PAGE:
Anyway, the bottom line is that most types of engineering, and research positions related to genetics and/or materials, are pretty safe. Nursing is a field where supply just never seems to catch up to demand, and medical technology (and spending) just keep marching forward as the population ages and lives longer. You can still make a living as an electrician or a plumber.

I also learned something about the Standard Occupational Classification system used by the U.S. Department of Labor.

The 2010 Standard Occupational Classification (SOC) system is used by Federal statistical agencies to classify workers into occupational categories for the purpose of collecting, calculating, or disseminating data. All workers are classified into one of 840 detailed occupations according to their occupational definition. To facilitate classification, detailed occupations are combined to form 461 broad occupations, 97 minor groups, and 23 major groups. Detailed occupations in the SOC with similar job duties, and in some cases skills, education, and/or training, are grouped together.

 

what’s new with satellites

What’s new with satellites is there are a lot more being launched lately and they are a lot smaller, according to Bloomberg.

https://www.bloomberg.com/news/features/2017-06-29/the-tiny-satellites-ushering-in-the-new-space-revolution

At 9:28 a.m. on Feb. 15, these animals watched anxiously as an Indian rocket lifted off, roaring through the hot, sticky air. Its payload consisted of 104 satellites, dwarfing the previous world record of 37 set by Russia in 2014. The largest of them weighed 1,500 pounds and was designed to map India’s infrastructure and monitor urban and rural development. Nestled alongside were around a dozen smaller satellites from universities, startups, and research groups. What made the launch a record were the 88 shoebox-size “Dove” satellites built by Planet Labs Inc., a startup in San Francisco.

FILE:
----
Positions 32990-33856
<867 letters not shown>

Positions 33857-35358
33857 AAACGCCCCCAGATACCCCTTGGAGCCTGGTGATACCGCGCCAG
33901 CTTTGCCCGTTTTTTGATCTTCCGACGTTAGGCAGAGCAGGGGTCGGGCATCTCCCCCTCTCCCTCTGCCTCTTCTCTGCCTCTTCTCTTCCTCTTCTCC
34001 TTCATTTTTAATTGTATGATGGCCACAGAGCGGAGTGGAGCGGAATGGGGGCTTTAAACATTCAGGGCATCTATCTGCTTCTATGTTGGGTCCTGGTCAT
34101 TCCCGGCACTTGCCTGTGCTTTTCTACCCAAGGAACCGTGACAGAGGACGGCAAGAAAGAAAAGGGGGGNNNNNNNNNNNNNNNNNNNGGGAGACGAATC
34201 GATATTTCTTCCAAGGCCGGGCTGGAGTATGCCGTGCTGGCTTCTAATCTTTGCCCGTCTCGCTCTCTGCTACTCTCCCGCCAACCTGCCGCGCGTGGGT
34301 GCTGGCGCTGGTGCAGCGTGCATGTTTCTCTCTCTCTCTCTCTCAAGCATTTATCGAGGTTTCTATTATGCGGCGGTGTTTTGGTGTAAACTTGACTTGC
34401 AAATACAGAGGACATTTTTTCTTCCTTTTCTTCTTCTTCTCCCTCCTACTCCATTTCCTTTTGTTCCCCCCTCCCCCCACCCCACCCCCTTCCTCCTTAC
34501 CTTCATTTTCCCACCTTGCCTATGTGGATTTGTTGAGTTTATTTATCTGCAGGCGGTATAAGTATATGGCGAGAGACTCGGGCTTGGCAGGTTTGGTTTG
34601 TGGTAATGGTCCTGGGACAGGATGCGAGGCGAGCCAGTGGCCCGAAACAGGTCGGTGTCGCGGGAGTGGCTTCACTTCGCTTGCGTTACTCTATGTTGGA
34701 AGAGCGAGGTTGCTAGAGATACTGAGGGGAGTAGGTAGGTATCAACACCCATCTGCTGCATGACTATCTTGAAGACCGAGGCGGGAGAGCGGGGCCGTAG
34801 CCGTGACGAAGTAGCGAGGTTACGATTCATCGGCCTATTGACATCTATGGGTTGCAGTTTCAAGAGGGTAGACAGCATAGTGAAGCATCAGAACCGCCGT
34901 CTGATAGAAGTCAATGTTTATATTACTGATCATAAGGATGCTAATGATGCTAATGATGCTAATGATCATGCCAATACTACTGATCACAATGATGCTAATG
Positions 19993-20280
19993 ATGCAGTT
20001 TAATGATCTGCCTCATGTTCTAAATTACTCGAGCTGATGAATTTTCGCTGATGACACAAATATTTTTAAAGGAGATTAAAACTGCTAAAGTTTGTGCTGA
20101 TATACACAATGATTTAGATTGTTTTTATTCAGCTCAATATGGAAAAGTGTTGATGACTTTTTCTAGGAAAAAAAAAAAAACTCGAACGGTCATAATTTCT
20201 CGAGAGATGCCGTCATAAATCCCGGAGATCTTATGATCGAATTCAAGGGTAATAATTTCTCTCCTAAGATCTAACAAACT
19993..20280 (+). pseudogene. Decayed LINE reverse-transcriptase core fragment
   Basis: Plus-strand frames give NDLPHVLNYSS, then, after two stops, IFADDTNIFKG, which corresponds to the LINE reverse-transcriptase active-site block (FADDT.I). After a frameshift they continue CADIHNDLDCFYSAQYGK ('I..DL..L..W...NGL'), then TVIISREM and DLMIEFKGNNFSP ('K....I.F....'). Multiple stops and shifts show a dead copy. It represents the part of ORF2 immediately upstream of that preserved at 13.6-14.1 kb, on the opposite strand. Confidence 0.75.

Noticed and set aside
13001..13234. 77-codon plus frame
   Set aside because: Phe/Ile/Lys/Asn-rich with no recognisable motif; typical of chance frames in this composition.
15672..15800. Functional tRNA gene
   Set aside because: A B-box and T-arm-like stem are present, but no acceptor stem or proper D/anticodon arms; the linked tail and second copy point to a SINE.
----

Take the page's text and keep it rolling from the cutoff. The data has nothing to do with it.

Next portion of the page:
For the past few years, Planet has been sending batches of its Doves into orbit, each carrying a high-powered telescope and camera programmed to photograph a different swath of Earth. The 88 launched from Sriharikota would join 61 others to become the largest fleet ever put in orbit. Images beamed back by the 61 have been used far and wide: Hedge funds scour Walmart parking lots to measure traffic flows during back-to-school seasons. Farmers assess crop health and estimate optimal harvest times. Activists track Amazonian deforestation and Syrian refugee camps. Spies monitor military buildups and trafficking operations. With all 149 satellites in place, Planet will be able to photograph every inch of Earth’s surface every day—something even the U.S. government can’t do.

This satellite constellation is one of many signs that the relationship between humans and space is changing in ways unseen since Russia and the U.S. began sending rockets into orbit six decades ago. Thanks to modern software, artificial intelligence, advances in electronics and materials, and a generation of aggressive, unconventional entrepreneurs, we are awash in space startups. These companies envision an era in which rockets take off daily, filling the skies with satellites that sense Earth’s every action—in effect building a computational shell around our planet. The people constructing this bustling new economic highway promise it will improve life down below, but the future they describe is packed with wonder and controversy in equal measure—and although few have noticed, it’s coming to pass right now.